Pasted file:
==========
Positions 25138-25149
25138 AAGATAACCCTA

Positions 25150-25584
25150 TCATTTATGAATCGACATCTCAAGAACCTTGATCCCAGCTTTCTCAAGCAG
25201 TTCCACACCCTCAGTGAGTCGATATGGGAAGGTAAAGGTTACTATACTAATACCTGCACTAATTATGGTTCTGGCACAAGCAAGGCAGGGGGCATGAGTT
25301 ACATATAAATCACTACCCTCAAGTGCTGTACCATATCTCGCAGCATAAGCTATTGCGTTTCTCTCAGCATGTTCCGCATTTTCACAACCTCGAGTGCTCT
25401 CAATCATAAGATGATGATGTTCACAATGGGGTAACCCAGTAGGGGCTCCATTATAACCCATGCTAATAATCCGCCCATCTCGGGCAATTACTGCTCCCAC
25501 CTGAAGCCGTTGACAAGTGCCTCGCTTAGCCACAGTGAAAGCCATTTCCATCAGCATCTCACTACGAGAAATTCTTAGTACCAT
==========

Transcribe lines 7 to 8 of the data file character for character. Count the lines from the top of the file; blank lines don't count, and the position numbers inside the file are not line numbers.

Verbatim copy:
25401 CAATCATAAGATGATGATGTTCACAATGGGGTAACCCAGTAGGGGCTCCATTATAACCCATGCTAATAATCCGCCCATCTCGGGCAATTACTGCTCCCAC
25501 CTGAAGCCGTTGACAAGTGCCTCGCTTAGCCACAGTGAAAGCCATTTCCATCAGCATCTCACTACGAGAAATTCTTAGTACCAT